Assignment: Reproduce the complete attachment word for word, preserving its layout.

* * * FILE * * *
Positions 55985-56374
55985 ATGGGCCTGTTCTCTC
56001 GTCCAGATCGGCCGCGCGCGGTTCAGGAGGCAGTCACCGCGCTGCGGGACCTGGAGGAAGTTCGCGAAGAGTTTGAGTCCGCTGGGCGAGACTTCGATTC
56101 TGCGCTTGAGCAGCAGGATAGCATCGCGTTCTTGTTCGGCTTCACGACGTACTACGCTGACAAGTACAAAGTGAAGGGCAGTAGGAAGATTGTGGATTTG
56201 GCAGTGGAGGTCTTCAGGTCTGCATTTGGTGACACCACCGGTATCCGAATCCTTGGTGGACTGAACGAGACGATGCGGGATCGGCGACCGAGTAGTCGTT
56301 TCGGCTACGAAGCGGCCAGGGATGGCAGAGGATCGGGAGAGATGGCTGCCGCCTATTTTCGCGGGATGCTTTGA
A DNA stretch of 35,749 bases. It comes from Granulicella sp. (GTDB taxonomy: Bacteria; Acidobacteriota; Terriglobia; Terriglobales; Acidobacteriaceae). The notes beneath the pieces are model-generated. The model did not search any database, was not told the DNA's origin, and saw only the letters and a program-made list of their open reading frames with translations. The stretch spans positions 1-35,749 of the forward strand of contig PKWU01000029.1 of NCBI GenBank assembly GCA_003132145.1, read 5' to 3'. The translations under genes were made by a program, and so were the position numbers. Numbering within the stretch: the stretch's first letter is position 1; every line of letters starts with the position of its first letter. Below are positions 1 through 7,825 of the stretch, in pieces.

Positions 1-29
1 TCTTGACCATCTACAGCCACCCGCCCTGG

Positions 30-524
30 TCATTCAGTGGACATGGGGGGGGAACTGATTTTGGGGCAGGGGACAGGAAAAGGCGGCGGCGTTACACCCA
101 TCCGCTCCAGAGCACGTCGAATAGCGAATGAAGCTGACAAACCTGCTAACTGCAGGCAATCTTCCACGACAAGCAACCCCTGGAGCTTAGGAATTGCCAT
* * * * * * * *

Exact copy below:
Positions 55985-56374
55985 ATGGGCCTGTTCTCTC
56001 GTCCAGATCGGCCGCGCGCGGTTCAGGAGGCAGTCACCGCGCTGCGGGACCTGGAGGAAGTTCGCGAAGAGTTTGAGTCCGCTGGGCGAGACTTCGATTC
56101 TGCGCTTGAGCAGCAGGATAGCATCGCGTTCTTGTTCGGCTTCACGACGTACTACGCTGACAAGTACAAAGTGAAGGGCAGTAGGAAGATTGTGGATTTG
56201 GCAGTGGAGGTCTTCAGGTCTGCATTTGGTGACACCACCGGTATCCGAATCCTTGGTGGACTGAACGAGACGATGCGGGATCGGCGACCGAGTAGTCGTT
56301 TCGGCTACGAAGCGGCCAGGGATGGCAGAGGATCGGGAGAGATGGCTGCCGCCTATTTTCGCGGGATGCTTTGA
A DNA stretch of 35,749 bases. It comes from Granulicella sp. (GTDB taxonomy: Bacteria; Acidobacteriota; Terriglobia; Terriglobales; Acidobacteriaceae). The notes beneath the pieces are model-generated. The model did not search any database, was not told the DNA's origin, and saw only the letters and a program-made list of their open reading frames with translations. The stretch spans positions 1-35,749 of the forward strand of contig PKWU01000029.1 of NCBI GenBank assembly GCA_003132145.1, read 5' to 3'. The translations under genes were made by a program, and so were the position numbers. Numbering within the stretch: the stretch's first letter is position 1; every line of letters starts with the position of its first letter. Below are positions 1 through 7,825 of the stretch, in pieces.

Positions 1-29
1 TCTTGACCATCTACAGCCACCCGCCCTGG

Positions 30-524
30 TCATTCAGTGGACATGGGGGGGGAACTGATTTTGGGGCAGGGGACAGGAAAAGGCGGCGGCGTTACACCCA
101 TCCGCTCCAGAGCACGTCGAATAGCGAATGAAGCTGACAAACCTGCTAACTGCAGGCAATCTTCCACGACAAGCAACCCCTGGAGCTTAGGAATTGCCAT